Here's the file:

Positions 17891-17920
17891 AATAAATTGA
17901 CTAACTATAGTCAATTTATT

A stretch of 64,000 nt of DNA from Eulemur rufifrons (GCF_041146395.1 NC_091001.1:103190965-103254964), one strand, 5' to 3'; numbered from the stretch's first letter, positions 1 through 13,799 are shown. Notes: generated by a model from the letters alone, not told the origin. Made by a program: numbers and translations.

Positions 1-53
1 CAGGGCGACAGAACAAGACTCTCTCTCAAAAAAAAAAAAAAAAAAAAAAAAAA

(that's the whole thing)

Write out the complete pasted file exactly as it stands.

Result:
Positions 17891-17920
17891 AATAAATTGA
17901 CTAACTATAGTCAATTTATT

A stretch of 64,000 nt of DNA from Eulemur rufifrons (GCF_041146395.1 NC_091001.1:103190965-103254964), one strand, 5' to 3'; numbered from the stretch's first letter, positions 1 through 13,799 are shown. Notes: generated by a model from the letters alone, not told the origin. Made by a program: numbers and translations.

Positions 1-53
1 CAGGGCGACAGAACAAGACTCTCTCTCAAAAAAAAAAAAAAAAAAAAAAAAAA